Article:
Researchers at the University of Illinois at Urbana-Champaign have developed a way in which a spacecraft can use pulsar star signals to navigate in space.
The remnants of a collapsed neutron star, called a pulsar, are magnetically charged and can rotate anywhere from one revolution per second to hundreds of revolutions per second. These celestial bodies, each 12 to 15 miles in diameter, generate light within the X-ray wavelength spectrum. Researchers from University of IllinoisUrbana-Champaign has developed a new way in which a spacecraft can use signals from multiple pulsars to move into deep space.
“We can use star trackers to determine the direction of the spacecraft, but to find out the exact location of the spacecraft, we rely on radio signals sent between the spacecraft and Earth. This can be time consuming and requires the use of an oversubscribed infrastructure, such as NASA’s Deep Space Network, “said Zach Putnam, a professor in the Department of Aerospace Engineering at the University of Illinois.
“The use of X-ray navigation eliminates these two factors, which until now required the initial forecast position of the spacecraft as a starting point. This study presents a system that finds candidates for possible spacecraft locations without prior information so that the spacecraft can navigate autonomously.
“In addition, our terrestrial communications systems for deep space missions are currently overloaded. This system will give autonomy to the spacecraft and reduce dependence on the earth. X-ray pulsar navigation surrounds this and allows us to determine where we are without calling.
Emissions of electromagnetic radiation
Since our atmosphere filters all X-ray emissions, you will need to be in space to observe them. Pulsars emit electromagnetic radiation, which is similar to pulses, because scientists can measure the peak in X-ray signals each time the pulsar rotates and points toward the Earth – like a beam of light cast by a beacon on a lighthouse.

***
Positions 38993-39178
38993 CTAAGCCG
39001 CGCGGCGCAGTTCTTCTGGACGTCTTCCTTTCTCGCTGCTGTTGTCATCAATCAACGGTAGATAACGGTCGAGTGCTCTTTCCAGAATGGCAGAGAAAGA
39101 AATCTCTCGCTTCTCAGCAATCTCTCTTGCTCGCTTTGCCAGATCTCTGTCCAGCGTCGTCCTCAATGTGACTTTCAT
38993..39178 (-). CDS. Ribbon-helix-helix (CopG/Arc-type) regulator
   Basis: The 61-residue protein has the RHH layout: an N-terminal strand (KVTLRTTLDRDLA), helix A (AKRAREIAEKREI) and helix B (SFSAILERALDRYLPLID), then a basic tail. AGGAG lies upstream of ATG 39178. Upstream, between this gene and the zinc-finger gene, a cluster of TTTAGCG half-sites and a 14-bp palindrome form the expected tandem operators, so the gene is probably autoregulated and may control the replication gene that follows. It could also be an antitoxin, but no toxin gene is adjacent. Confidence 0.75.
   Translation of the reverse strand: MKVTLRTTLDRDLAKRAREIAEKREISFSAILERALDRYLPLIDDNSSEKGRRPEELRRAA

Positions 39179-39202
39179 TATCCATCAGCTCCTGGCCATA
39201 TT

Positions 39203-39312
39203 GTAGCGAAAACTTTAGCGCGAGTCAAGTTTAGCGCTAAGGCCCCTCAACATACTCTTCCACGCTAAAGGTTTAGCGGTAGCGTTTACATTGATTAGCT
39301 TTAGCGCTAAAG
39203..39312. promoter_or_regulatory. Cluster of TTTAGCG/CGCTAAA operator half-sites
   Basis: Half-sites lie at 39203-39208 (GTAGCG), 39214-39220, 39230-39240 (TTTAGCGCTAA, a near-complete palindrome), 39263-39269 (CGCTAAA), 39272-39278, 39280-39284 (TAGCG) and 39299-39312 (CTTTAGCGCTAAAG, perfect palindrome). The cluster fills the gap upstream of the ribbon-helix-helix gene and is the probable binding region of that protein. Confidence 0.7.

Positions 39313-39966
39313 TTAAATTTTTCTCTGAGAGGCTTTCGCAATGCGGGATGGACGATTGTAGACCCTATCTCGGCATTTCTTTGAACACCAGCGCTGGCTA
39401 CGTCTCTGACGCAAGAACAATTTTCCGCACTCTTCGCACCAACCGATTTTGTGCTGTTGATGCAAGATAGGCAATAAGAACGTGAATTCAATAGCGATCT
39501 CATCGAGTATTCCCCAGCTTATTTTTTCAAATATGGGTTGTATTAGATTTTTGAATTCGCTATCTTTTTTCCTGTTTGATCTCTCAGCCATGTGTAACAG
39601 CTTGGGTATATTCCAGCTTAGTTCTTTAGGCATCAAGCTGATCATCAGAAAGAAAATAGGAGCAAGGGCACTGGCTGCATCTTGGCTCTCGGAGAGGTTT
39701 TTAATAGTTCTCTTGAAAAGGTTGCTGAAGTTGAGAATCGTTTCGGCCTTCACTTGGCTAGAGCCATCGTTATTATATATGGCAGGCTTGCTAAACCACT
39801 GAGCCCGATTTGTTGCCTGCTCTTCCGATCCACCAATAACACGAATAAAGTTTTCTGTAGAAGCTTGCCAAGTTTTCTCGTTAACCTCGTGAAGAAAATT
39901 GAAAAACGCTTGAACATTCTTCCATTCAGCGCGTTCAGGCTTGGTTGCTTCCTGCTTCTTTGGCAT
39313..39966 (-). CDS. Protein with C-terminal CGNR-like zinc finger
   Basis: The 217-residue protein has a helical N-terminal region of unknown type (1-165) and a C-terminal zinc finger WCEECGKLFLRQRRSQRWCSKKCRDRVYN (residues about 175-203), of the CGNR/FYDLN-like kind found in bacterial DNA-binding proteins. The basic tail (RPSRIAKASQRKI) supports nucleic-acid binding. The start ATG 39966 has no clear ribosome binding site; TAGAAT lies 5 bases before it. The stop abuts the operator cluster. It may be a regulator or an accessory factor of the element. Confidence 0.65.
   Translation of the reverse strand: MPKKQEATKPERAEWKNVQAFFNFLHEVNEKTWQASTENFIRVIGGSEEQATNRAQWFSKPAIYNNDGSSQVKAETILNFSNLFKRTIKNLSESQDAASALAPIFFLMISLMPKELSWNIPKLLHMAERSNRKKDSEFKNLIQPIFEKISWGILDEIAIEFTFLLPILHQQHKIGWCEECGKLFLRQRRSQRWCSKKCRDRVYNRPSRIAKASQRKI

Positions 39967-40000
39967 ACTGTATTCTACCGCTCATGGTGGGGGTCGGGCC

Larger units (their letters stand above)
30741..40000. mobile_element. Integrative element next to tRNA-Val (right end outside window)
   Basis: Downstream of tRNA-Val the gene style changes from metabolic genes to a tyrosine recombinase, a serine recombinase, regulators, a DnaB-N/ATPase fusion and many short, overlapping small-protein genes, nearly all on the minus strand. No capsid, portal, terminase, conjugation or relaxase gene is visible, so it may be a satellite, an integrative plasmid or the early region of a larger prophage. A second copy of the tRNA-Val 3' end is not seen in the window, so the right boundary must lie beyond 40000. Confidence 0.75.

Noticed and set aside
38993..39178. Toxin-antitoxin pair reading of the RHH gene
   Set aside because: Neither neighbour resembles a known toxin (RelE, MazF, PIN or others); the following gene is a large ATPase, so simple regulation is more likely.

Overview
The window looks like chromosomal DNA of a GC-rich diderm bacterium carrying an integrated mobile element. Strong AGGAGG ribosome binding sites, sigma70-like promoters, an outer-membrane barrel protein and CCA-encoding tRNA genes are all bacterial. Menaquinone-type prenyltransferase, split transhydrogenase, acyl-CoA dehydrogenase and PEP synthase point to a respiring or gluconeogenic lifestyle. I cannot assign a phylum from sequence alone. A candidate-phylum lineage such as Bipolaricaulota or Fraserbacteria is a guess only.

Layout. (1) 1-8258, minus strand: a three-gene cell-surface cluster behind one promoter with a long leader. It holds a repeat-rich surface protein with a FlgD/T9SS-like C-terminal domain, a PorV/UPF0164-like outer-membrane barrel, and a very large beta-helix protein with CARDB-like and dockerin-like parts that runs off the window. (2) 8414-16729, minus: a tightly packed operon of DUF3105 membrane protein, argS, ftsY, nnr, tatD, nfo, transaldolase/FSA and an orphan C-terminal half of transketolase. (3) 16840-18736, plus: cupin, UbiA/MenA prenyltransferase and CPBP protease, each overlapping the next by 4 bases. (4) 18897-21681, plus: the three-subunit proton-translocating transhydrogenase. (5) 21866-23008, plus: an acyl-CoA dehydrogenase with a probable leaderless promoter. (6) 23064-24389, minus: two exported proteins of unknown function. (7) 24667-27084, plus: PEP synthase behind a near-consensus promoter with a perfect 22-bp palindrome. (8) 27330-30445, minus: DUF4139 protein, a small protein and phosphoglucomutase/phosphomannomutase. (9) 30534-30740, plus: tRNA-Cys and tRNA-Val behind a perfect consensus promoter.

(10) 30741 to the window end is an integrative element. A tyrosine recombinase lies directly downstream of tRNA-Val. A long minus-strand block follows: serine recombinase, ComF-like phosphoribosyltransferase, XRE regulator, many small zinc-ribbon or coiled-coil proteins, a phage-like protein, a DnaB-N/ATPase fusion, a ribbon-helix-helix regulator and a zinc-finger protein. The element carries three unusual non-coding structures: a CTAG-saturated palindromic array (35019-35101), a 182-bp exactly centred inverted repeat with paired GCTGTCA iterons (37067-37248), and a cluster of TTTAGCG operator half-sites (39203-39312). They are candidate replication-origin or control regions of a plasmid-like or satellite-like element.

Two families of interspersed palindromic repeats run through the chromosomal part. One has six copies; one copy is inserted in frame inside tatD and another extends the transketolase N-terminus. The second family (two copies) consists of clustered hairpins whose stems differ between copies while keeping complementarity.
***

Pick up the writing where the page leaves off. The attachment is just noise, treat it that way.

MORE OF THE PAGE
“Each pulsar has its own characteristic signal, like a fingerprint,” Putnam added. “We have X-ray records of about 2,000 pulsars over time and how they have changed over time.
Like the global positioning system, the location can be determined from the intersection of three signals.
“The problem with pulsars is that they spin so fast that the signal repeats itself a lot,” Putnam said. “By comparison, GPS is repeated every two weeks. With pulsars, although there are an infinite number of possible spaceship locations, we know how far these candidate locations are from each other.
“We are looking to determine the position of the spacecraft within domains that have diameters of the order of many astronomical units, such as the size of Jupiter’s orbit. The challenge we are trying to deal with is how to intelligently monitor pulsars and fully determine all possible locations of a spacecraft in a domain without using excessive computing resources.
Finding the positions of spaceships
The algorithm, developed by graduate student Kevin Lohan, combines observations from multiple pulsars to determine all possible positions on the spacecraft. The algorithm handles all candidate intersections in two or three dimensions.
“We used the algorithm to study which pulsars we need to monitor in order to reduce the number of candidate spacecraft locations in a given domain,” Putnam concluded.
The results revealed that observing sets of pulsars with longer periods and small angular distances can significantly reduce the number of candidate decisions in a domain.